Set in 16th century Prague, Wishnia’s new mystery transforms Jewish sexton, Ben-Akiva, and his mentor, the famous Rabbi Loew, into an effective detective team in The Fifth Servant.  Just before the start of Passover, a young Christian girl is found murdered inside a Jewish shop, which triggers accusations of blood libel and revives the threat of retribution against the entire Jewish community.  As the newly arrived shammes in Prague, Ben has three days to prove that someone else is responsible for the crime, other the the arrested shopkeeper, Federn.  Though Ben gains the support of Rabbi Loew, he is hampered by the Inquisition and by ghetto restrictions, so he  must depend upon his clever wit and mazl (luck).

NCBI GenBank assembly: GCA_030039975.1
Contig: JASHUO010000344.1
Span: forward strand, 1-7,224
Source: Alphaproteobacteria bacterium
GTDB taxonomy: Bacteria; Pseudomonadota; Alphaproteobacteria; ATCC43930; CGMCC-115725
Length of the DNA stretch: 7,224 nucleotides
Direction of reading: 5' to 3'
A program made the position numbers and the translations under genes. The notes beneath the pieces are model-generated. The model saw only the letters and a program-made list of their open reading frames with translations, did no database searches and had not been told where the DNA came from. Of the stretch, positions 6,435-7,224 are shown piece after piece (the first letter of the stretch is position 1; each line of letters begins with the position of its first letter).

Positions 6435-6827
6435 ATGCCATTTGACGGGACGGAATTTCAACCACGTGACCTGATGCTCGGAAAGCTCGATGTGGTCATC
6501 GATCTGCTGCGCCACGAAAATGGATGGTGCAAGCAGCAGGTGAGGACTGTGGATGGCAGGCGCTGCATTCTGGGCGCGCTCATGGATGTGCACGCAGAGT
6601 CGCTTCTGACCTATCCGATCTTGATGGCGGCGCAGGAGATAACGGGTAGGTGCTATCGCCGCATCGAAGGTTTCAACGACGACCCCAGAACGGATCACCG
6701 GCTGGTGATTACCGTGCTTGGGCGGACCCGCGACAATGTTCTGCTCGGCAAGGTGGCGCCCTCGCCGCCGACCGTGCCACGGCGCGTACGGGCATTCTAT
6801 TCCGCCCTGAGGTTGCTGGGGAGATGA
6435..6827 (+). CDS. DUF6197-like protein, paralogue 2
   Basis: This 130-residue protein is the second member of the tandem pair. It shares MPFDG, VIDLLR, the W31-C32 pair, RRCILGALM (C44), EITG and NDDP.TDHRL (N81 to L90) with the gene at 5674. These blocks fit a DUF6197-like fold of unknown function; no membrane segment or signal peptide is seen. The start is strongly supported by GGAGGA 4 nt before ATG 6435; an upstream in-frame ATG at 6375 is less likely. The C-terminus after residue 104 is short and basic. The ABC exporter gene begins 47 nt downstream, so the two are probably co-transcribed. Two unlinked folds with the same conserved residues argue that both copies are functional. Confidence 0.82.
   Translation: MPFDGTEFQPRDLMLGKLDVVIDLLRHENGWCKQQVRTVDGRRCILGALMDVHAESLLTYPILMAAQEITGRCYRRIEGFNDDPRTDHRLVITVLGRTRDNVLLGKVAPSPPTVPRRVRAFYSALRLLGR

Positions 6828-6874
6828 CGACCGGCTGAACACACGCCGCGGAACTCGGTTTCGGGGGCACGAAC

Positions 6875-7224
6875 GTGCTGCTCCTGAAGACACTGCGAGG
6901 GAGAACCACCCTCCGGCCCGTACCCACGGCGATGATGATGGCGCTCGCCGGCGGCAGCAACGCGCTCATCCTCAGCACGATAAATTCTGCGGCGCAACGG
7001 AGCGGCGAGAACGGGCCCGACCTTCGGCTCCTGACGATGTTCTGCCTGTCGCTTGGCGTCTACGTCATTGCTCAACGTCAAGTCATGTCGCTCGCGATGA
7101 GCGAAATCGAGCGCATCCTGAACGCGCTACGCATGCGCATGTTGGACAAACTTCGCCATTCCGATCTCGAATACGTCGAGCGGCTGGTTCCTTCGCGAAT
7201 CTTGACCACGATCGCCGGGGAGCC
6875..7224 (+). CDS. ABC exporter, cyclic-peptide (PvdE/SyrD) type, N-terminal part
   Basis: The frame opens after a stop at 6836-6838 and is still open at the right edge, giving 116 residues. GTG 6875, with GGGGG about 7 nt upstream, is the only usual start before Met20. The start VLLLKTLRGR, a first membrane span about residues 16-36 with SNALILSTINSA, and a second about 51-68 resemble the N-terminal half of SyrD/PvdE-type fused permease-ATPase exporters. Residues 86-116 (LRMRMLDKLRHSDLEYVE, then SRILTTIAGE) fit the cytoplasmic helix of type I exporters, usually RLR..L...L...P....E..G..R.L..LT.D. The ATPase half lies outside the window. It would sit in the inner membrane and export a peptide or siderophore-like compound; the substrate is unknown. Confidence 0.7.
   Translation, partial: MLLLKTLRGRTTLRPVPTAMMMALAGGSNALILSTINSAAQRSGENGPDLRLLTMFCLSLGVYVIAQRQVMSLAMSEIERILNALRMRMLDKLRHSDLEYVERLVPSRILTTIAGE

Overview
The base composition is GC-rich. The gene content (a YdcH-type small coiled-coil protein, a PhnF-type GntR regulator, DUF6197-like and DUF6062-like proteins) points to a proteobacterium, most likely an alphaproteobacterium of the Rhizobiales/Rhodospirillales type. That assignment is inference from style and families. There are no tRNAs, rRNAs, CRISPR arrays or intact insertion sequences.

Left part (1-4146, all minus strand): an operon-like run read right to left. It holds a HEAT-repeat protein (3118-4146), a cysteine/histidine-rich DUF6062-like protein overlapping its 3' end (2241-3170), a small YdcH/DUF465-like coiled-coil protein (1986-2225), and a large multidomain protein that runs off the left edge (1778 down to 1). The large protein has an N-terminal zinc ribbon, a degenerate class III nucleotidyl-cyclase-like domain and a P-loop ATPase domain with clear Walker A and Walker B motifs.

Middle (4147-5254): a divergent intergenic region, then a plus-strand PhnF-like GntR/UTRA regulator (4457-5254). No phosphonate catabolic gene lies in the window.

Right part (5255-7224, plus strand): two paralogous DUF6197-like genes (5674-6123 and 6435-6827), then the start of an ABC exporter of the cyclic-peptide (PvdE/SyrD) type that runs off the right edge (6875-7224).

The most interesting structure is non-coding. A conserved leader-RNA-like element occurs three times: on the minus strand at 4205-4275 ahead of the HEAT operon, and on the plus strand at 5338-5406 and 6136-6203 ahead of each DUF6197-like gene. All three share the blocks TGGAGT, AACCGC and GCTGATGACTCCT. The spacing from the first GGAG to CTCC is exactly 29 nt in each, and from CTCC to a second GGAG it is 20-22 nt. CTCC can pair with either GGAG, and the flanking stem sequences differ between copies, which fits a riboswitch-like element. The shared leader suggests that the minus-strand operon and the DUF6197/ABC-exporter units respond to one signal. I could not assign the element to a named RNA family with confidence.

I’ll admit that for the first 50 pages or so, I had to keep checking the glossary — I really don’t have a strong background in 16th century Jewish terminology!  Still, most of the unfamiliar phrases were readily explainable within their context, so it really didn’t disrupt my enjoyment of the book. The characters are well-developed and the story is richly layered with both spiritual and historical insight, but it is the fast-paced tension that makes this a true page-turner.

One Thought on “The Fifth Servant by Kenneth Wishnia

  1. Georgann Haeffner on June 17, 2010 at 10:19 am said:

    You did better than I did when faced with a book with unfamiliar terminology. I got so frustrated, I quit! This looks good, tho!

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